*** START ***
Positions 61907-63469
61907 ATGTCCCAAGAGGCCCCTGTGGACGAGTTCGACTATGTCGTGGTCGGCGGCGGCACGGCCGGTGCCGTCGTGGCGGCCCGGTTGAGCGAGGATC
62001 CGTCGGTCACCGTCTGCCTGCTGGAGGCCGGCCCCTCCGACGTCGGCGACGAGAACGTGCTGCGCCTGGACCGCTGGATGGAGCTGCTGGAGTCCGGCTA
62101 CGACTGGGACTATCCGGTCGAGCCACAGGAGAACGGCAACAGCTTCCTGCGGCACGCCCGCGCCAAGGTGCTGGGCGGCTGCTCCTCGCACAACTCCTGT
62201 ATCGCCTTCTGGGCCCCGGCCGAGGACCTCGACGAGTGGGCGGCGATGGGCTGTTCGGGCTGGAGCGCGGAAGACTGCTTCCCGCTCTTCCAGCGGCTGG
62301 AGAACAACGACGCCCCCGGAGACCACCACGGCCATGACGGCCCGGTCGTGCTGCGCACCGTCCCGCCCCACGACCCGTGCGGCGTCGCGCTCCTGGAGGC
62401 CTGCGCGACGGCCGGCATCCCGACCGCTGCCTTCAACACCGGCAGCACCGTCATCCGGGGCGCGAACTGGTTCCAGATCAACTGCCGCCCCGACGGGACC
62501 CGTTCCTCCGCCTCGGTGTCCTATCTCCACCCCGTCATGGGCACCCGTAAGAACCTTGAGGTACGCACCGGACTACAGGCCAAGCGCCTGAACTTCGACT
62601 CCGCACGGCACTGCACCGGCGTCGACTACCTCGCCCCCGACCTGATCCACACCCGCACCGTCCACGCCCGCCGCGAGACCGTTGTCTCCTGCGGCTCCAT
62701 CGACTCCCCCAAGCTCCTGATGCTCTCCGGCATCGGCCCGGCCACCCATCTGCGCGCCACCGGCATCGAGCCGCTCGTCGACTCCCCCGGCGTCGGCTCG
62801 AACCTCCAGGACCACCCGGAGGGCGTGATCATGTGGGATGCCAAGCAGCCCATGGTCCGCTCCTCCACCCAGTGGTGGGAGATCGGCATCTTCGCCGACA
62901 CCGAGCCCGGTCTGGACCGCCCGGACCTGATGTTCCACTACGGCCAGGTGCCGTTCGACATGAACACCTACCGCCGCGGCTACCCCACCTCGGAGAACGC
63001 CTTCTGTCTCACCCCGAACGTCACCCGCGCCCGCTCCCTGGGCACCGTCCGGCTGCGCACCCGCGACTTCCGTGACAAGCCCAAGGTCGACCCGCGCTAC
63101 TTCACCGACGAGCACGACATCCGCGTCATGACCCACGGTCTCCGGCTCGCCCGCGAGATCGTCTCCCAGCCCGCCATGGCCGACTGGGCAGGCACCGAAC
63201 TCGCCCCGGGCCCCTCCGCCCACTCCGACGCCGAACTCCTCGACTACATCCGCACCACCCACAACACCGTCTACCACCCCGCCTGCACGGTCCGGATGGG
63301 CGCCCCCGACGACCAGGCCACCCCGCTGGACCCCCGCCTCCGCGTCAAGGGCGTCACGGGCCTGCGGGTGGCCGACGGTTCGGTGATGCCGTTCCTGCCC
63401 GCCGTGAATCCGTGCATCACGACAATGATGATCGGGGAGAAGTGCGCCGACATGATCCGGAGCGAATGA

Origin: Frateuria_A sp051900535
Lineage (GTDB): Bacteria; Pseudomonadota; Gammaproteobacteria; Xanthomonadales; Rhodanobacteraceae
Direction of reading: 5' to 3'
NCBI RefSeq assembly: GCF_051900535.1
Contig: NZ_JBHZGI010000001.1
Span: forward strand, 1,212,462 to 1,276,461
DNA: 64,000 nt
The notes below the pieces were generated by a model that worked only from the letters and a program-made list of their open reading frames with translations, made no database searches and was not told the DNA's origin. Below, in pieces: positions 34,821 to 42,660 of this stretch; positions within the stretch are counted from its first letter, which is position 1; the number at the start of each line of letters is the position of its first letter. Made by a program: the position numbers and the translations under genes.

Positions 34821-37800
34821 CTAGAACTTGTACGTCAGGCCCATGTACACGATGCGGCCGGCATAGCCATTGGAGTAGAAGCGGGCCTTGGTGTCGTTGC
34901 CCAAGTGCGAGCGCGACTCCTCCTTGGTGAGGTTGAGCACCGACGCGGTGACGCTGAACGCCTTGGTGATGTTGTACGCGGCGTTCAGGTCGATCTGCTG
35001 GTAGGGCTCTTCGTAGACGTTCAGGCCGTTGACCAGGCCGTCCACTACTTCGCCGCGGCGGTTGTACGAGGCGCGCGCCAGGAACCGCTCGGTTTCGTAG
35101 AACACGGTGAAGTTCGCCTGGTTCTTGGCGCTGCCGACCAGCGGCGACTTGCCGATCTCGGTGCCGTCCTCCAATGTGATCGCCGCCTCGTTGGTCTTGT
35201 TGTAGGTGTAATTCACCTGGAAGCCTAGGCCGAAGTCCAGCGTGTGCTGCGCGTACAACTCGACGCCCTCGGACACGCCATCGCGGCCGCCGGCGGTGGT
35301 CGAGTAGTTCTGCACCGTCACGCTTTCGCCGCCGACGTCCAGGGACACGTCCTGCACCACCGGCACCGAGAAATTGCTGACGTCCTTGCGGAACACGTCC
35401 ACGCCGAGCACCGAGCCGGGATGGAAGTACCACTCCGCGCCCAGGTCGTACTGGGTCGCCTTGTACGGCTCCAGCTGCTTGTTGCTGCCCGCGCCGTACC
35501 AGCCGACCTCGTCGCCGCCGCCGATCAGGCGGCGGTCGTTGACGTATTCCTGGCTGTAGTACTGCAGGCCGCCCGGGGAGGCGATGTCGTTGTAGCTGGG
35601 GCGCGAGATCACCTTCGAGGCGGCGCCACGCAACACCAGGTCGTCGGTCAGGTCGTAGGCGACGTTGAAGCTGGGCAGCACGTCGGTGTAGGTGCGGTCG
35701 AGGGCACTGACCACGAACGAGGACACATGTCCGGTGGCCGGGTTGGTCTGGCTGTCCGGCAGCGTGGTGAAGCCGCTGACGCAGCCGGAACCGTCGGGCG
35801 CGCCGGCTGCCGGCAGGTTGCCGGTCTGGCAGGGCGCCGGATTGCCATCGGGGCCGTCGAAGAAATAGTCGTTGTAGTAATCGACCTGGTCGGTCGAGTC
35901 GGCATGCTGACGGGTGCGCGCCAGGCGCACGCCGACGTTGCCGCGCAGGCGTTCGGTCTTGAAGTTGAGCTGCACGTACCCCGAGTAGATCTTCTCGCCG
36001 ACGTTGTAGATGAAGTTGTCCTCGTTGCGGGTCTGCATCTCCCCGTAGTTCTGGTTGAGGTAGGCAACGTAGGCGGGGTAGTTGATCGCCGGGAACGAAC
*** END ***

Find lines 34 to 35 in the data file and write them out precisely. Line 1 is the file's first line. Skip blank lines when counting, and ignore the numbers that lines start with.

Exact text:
35501 AGCCGACCTCGTCGCCGCCGCCGATCAGGCGGCGGTCGTTGACGTATTCCTGGCTGTAGTACTGCAGGCCGCCCGGGGAGGCGATGTCGTTGTAGCTGGG
35601 GCGCGAGATCACCTTCGAGGCGGCGCCACGCAACACCAGGTCGTCGGTCAGGTCGTAGGCGACGTTGAAGCTGGGCAGCACGTCGGTGTAGGTGCGGTCG